Moishe’s rage toward Esty and her mother is that they have done what he could not; fully enter into a world that is not “evil” but simply another iteration of human collective existence. Or perhaps more accurately, he could never quite recognize that there is evil in both worlds. He has to prove to himself that the outside is only evil by feeding on the underbelly of society. Moishe’s secret is not only that he hides himself in his black attire under a Yankees cap but that he is tortured by his own weakness and faithlessness. And of course, the rabbi knows that, which is why he chooses Moishe to take the trip. He knows that Moishe is a defiled being; but the rabbi will now use the profane to benefit the holy. Moishe knows better; he has been out there, the outside is inside him, eating him alive, he knows there is little chance of bringing her back. But Moishe will have some fun along the way and try to make Esty feel as miserable as he does before he leaves her behind. Unlike Moishe, Esty is already free in part because she is already banished; not because of her resolve, but because their world already closed the door behind her. In truth, they only really want her baby. Moishe says as much when he stumbles into the hotel, “We’ll be back for the baby.” Communal survival is everything.  

U northodox is a very good illustration of the fantasy of that so-called “world” as it buttresses another world entirely. But the more it steps outside, the more the fantasy collapses. The sense of power that drives the male elite dissipates once one ventures outside Williamsburg. Moishe acts like a denuded superhero, as Esty’s mother says to him: “This is not your world, you have no power here,” which, of course, he knows is true. The powerlessness of ultra-Orthodoxy comes into full view the more the two hapless Hasidim stroll the streets of Berlin on a mission they know they cannot win because it is not on their turf. Berlin, of all places. Esty’s mother loses her because she did not move far enough away. But she gives her daughter the necessary papers to emigrate to Germany in their last meeting: “In case you should need this,” she says—the irony being that a Jew’s safe haven is the very place that tried to eradicate the Jews seventy years before.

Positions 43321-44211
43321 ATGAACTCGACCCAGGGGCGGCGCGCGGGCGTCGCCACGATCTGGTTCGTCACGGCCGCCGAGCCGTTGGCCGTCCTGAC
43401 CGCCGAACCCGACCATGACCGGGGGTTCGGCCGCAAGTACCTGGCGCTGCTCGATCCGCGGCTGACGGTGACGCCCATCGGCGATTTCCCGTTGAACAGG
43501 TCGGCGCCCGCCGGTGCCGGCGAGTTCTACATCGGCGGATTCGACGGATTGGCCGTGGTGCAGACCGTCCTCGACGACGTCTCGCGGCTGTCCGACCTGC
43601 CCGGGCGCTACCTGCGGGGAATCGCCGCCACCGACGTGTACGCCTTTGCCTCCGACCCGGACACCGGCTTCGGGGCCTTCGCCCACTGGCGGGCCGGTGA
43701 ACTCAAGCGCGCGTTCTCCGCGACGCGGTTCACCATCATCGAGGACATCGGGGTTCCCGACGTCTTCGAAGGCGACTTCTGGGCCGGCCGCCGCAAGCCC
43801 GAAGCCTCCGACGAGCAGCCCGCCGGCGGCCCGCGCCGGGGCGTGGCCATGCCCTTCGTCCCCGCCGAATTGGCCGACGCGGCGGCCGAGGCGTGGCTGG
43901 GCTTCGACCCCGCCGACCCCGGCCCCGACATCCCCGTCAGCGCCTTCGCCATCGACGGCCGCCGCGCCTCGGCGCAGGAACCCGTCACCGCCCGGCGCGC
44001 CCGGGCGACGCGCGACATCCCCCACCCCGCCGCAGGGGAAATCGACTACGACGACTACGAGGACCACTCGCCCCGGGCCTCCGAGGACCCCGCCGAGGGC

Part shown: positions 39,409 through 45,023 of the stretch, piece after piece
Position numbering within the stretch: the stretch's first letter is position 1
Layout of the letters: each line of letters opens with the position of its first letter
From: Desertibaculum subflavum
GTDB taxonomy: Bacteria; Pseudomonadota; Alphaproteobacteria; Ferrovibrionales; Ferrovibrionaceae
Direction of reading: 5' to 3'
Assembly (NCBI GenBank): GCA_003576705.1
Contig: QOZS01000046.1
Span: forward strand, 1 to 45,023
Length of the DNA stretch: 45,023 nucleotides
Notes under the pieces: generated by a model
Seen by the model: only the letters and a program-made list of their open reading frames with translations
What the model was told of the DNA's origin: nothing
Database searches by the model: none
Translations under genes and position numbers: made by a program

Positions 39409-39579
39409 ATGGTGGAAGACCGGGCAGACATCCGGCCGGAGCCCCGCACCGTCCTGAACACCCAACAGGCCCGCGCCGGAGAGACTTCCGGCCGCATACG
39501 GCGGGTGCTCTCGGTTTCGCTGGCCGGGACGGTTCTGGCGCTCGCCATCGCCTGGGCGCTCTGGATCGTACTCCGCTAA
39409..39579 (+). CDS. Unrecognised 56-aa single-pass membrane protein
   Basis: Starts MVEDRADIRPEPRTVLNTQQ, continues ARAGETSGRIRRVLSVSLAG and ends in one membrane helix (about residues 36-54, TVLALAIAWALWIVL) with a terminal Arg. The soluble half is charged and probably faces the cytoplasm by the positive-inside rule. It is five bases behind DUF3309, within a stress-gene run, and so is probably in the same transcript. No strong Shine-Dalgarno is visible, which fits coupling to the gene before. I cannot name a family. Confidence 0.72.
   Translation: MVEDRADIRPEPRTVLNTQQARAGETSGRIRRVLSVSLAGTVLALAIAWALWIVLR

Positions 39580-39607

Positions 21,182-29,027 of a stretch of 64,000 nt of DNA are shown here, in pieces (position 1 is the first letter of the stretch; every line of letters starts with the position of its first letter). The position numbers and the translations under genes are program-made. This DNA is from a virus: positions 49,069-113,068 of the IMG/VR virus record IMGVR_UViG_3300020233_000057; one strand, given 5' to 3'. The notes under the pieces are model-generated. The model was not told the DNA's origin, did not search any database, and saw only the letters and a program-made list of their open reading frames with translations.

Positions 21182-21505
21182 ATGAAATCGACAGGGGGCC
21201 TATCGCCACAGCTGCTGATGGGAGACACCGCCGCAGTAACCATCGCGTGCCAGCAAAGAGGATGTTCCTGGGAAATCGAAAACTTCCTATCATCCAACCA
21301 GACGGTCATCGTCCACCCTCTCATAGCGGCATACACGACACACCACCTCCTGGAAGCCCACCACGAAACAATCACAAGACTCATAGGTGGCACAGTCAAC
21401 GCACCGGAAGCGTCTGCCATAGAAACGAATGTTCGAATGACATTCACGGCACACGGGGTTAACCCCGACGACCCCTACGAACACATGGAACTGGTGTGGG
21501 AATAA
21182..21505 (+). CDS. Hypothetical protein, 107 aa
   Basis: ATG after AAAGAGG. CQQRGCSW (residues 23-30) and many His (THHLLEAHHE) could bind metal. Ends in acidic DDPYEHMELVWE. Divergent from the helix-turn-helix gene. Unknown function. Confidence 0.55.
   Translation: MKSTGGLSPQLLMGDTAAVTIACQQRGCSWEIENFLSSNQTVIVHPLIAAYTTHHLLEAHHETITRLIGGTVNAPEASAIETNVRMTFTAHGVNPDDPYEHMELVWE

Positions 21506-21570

Berlin is clearly more Esty’s fantasy than a real place. Its colorful landscape, multi-ethnic and multi-cultural façade, its friendliness and beauty are all the opposite of the dank and drab greyness that is, in her mind, Williamsburg. Or the diabolical Berlin of the 1940s. Can this really be the city that killed her family? Is her Arab Yemenite friend related to those who try to kill Jews on Israeli buses? Every moment in Berlin is iconoclastic, erasing her world, and its need for secrets.

She cannot seem to have sex, which makes her dispensable in the Hasidic community where she lives but is irrelevant to her new cadre of friends. In Esty’s Berlin there is no talk of children, only of art. Esty suffers the humiliation of double marginalization, an orphan and sexually frigid. She acknowledges her first marginalization early on when she says to Yanky: “I am different,” to which he replies, “Different is good.” But Yanky knows that is not true, not in their world, and she does too. Difference is not good. Different is dangerous, difference is forbidden. Who are different? The “goyim” are different. What matters most is to keep the communal organism alive, and that requires two things: fidelity above all else to the community and children. She has neither and thus by the time she leaves, she is already gone.

Unorthodox does not have the complexity or character development of Shtisl or other like-minded productions. Its story is well-worn. But Unorthodox does tell us something about enclaves and about communities that think they are worlds. A community, like Williamsburg, that prides itself on truth (“God’s seal is truth,” says scripture) must be laced through with lies, almost by definition, and of necessity. Such demands of conformity require the lie to survive.